Panelists agreed that the Six Party Talks on North Korea and the emergent East Asia Summit were the most significant examples of multilateral regional security arrangements. Rozman argued that the Six Party Talks were important for understanding contemporary great power relations in the region and that they demonstrated the thinness of multilateralism in regional security and China’s approach to it. Panelists also agreed that earlier hopes had been dashed that the talks might lead to dismantling North Korea’s nuclear weapons program-something that had never been a priority for Beijing. Prospects for more modest progress faded as it became clear that China was unwilling to bring much pressure to bear on North Korea beyond agreeing to modest sanctions. Tellingly, Beijing recently recast its relations with Pyongyang in a more positive light, defended the legitimacy of the Korean War. It has also blamed Washington and Pyongyang roughly equally for the crisis on the Korean peninsula. China’s goals in supporting restarting the talks are not to seek multilateral pursuit of solutions to a dangerous regional problem but rather to: increase its own influence with an ever-more-dependent North Korea; improve North Korea’s security and thus Pyongyang’s negotiating position and prospects for advancing China’s interests in a future process of Korean reunification; marginalize South Korea’s role in regional security; and reshape regional security consistent with Beijing’s preferences, including a shrunken U.S. role and weakened alliance system. Glaser largely concurred and added that China always has seen the Six Party Talks as a means to forestall U.S. military action against North Korea. He noted also that the Six Party Talks now might be the principal regional arena in which China will be more proactive, possibly pursuing the regional security-reshaping ends Rozman described.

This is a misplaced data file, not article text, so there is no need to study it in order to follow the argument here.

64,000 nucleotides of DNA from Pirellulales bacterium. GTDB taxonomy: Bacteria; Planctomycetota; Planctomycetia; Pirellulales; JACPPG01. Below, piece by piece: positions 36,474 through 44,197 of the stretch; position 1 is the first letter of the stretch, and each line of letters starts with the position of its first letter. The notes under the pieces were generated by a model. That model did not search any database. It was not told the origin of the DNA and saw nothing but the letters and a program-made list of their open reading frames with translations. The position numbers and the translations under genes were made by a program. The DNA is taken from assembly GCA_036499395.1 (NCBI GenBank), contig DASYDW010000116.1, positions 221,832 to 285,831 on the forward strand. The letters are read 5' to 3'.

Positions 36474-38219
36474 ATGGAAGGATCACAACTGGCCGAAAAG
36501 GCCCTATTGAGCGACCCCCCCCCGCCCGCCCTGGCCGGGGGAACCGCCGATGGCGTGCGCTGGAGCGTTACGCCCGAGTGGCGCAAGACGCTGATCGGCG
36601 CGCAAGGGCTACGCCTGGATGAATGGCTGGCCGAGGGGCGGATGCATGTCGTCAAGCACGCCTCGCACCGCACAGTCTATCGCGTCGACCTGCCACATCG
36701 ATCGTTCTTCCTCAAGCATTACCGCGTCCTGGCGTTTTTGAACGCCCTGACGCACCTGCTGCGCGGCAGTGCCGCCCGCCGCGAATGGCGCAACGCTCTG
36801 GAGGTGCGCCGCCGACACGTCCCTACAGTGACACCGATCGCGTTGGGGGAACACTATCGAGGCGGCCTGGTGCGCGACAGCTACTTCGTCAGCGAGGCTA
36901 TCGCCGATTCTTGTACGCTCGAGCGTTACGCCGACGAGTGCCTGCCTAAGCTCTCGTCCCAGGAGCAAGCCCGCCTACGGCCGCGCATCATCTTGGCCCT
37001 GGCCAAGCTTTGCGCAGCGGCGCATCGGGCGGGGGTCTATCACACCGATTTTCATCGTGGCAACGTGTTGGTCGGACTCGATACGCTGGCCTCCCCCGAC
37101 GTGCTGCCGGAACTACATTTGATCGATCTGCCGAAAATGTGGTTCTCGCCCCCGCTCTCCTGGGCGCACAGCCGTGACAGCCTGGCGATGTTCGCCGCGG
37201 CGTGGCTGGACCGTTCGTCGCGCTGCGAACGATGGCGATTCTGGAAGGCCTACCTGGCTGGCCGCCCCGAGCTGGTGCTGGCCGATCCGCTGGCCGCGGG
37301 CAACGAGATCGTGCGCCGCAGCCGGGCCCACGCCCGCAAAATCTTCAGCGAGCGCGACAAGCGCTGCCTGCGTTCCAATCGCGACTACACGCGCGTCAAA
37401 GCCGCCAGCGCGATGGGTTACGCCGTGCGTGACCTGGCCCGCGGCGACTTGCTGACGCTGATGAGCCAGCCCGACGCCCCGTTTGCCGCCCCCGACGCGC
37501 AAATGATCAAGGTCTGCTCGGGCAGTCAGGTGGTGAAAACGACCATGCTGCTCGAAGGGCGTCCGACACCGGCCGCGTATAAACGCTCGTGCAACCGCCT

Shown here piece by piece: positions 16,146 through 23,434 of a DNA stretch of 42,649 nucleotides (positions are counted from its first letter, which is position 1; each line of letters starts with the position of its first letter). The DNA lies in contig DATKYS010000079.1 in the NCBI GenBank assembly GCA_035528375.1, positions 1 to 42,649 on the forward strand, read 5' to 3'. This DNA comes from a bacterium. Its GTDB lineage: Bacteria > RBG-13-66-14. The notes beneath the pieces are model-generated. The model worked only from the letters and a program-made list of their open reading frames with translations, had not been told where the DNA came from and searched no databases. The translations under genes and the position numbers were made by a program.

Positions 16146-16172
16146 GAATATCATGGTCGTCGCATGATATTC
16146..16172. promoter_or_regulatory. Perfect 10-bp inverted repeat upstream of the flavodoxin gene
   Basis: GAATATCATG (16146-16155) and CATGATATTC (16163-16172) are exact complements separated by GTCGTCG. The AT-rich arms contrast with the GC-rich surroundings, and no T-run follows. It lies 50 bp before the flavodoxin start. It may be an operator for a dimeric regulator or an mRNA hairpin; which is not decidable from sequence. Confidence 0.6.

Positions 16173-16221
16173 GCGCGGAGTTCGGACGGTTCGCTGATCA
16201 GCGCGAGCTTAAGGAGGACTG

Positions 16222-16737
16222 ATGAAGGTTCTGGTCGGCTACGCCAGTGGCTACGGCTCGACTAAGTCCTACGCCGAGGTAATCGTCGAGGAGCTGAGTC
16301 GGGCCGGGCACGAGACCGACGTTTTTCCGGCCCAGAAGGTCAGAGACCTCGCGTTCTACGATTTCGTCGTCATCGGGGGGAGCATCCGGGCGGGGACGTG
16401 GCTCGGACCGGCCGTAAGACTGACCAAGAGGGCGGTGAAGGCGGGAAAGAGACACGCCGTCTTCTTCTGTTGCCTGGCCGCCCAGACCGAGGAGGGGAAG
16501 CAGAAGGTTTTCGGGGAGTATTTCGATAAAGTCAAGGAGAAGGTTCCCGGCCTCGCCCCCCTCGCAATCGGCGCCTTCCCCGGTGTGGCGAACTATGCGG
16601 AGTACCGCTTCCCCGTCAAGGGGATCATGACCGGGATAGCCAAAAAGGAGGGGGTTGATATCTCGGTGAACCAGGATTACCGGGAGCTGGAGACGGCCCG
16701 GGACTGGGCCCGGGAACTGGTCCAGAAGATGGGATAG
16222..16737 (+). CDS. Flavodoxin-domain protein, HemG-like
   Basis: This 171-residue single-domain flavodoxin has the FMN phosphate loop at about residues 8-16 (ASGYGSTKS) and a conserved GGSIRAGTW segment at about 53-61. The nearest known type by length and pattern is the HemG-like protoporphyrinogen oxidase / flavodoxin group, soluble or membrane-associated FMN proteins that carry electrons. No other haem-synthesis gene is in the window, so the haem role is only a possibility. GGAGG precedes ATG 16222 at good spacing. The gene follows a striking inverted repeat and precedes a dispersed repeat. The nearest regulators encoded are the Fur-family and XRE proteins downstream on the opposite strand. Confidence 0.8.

The East Asia Summit (EAS) offered the most promising, but still only limited and nascent, hope for multilateral approaches to regional security. Rozman noted that its virtues included engagement of the great extraregional powers (the United States, India and Russia), regional middle powers (Indonesia, Australia and others) and the usual leader of regional multilateral cooperation, The Association of Southeast Asian Nations (ASEAN). Secretary of State Hillary Clinton’s praise for the organization as a means to address nuclear proliferation, maritime security and climate change was a promising sign. Especially amid renewed, more multilaterally oriented U.S. engagement in the region, the EAS could play a constructive role in peacefully integrating a rising China. This might include providing an institutional means for counterbalancing China’s growing power and assertiveness. But prospects remain far from bright. Rozman cautioned that the EAS might not move beyond a facade of multilateralism fronting an organizational vacuum. A robust role for the EAS would require China to be much more accepting of EAS-centered multilateralism than Beijing has so far indicated it is likely to be, especially in a period when China sees itself-and largely has made itself-more isolated in regional security affairs. A strong EAS would also require coordination within ASEAN, whose members have diverse security interests and security relations with the United States. Glaser pointed out that potential flashpoints in regional security (which are in EAS non-member areas) are likely to be addressed by other means: any renewed tensions in the Taiwan Strait by the key interested powers the United States, Japan and China; and an unsmooth power transition in North Korea by the other five parties to the Six Party Talks, provided that they can overcome China’s resistance to cooperative planning for dangerous contingencies of political collapse in an economically destitute country with nuclear weapons.